The group leading the bid to bring the 2024 Olympics to Boston is shaking up its management. Boston Celtics co-owner Steve Pagliuca is taking over the bid committee, replacing construction magnate John Fish. The group is trying to revive its chances of bringing the Summer Games to the city after early stumbles left the USOC second-guessing its decision to pick Boston as the American bid city. The USOC would have to submit a formal bid to the IOC in September. The host nation will be picked in 2017. Boston is expected to compete against Rome; Paris; Hamburg, Germany; and Budapest, Hungary.
NBA Communications: Today’s @kevinmdraper Deadspin post is grossly misleading and contains many false assertions. FACT: Roughly 1/3 of teams losing $ this year. New TV money does not kick in until 2016-17 season. As in past, all league and team audited financials will be shared w/ NBPA in collective bargaining. Avg player compensation in ’16-17 projected to be more than $8 million, roughly 50% higher than ’10-11. Notion that BRI rules disadvantage players is fiction. Specifically: 1. BRI definition hardly ‘out-of-date’; was negotiated in 2011 w/ NBPA; 2. Assertion that CBA assumes “owner doesn’t own any related businesses” is false; 3. CBA expressly addresses related parties, incl. arenas and broadcasters, to ensure players get fair share of BRI; 4. Equity received in broadcast deals is not a BRI “workaround.” 2011 CBA specifically covers receipt of equity; 5. BRI reviewed by NBPA and audited by independent accountants every year.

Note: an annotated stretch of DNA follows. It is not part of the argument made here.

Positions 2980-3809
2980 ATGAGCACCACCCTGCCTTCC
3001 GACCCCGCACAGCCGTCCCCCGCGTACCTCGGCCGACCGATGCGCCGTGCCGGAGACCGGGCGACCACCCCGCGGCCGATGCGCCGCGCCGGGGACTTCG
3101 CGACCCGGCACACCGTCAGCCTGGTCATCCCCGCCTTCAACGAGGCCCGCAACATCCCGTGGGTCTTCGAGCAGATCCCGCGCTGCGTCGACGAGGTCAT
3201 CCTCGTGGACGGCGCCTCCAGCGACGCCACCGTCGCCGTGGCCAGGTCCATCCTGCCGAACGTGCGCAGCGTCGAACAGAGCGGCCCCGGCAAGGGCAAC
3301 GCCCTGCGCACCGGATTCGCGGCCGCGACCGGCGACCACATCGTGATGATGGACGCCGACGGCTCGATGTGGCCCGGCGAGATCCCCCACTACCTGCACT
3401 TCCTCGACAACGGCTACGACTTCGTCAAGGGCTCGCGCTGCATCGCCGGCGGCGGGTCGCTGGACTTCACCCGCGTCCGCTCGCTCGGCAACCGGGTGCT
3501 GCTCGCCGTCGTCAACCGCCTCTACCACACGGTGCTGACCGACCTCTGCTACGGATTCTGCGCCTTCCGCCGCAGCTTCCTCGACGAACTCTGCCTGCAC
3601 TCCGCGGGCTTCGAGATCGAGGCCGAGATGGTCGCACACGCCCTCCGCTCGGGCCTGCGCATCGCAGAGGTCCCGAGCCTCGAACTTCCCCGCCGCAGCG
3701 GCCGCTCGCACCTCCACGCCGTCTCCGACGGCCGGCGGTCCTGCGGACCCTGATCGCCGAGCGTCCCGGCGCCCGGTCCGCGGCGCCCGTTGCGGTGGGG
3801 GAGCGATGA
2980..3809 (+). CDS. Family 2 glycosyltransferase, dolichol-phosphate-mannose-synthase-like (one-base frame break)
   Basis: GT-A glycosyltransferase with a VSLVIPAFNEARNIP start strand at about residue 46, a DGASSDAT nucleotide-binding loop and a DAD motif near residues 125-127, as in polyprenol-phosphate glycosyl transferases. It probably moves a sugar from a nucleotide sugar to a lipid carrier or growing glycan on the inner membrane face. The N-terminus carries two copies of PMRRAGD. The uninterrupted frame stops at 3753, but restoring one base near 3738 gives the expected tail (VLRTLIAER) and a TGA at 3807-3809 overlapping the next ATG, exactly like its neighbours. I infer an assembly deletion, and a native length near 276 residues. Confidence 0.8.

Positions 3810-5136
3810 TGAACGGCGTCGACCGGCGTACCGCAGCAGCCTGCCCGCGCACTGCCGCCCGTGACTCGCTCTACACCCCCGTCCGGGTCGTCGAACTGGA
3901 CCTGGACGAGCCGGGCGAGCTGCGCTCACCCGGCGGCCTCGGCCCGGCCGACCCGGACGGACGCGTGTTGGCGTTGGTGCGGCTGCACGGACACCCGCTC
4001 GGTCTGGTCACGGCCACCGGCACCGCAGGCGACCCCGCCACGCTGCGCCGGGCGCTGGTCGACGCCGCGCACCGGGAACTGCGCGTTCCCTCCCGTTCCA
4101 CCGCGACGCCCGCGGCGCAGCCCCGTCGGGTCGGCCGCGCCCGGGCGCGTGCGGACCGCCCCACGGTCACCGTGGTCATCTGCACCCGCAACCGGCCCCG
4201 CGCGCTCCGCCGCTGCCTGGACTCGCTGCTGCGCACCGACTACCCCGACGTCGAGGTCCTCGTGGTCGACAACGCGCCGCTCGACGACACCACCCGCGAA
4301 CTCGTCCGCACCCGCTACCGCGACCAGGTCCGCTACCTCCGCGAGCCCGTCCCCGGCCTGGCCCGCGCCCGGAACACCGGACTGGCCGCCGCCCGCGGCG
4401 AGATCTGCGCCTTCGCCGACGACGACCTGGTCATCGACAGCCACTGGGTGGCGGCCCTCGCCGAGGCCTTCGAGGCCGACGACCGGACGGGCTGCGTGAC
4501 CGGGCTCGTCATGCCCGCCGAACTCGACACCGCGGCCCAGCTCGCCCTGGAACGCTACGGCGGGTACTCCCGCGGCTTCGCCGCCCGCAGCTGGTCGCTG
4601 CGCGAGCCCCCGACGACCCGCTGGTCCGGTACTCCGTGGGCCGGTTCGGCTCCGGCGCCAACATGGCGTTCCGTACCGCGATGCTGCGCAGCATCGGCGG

Even with the union demurring, you can bet that the Knicks will be one of the five, and that more generally the union will target teams that earn the most revenue and have a host of complicated related party issues. An informed guess would be that the Knicks, Nets, Mavericks, Nuggets, and Lakers will be audited, with the Rockets, Bulls, and Warriors candidates as well.
Now the NBPA has decided to once again undertake an action sure to displease the league’s owners, telling Deadspin that it plans to exercise its option to audit the books of up to five teams later this summer. The union has held this right since at least 1995, but has rarely, if ever, utilized it. The collective bargaining agreement, or CBA, that governs the league doesn’t expire until 2021, but either side may give notice by Dec. 15 of next year that it plans to opt out after the 2017 season. Roberts herself has said that it is a “pretty good bet” that the union will opt out, and independent experts don’t think she’s bluffing.
The announcement of Williams’ firing was made via press release in which executive vice president Mickey Loomis and GM Dell Demps expressed nothing but praise for Williams, who’d become not only popular in the locker room but also influential in the league as a member of the competition committee and, like Thibodeau, an assistant with Team USA. But league sources pointed out Tuesday that the people whose names were on the press release may not be the ones making the decision. Former Pistons executive Joe Dumars, a Louisiana native, has been providing input with the team and has a close relationship with Loomis and owner Tom Benson.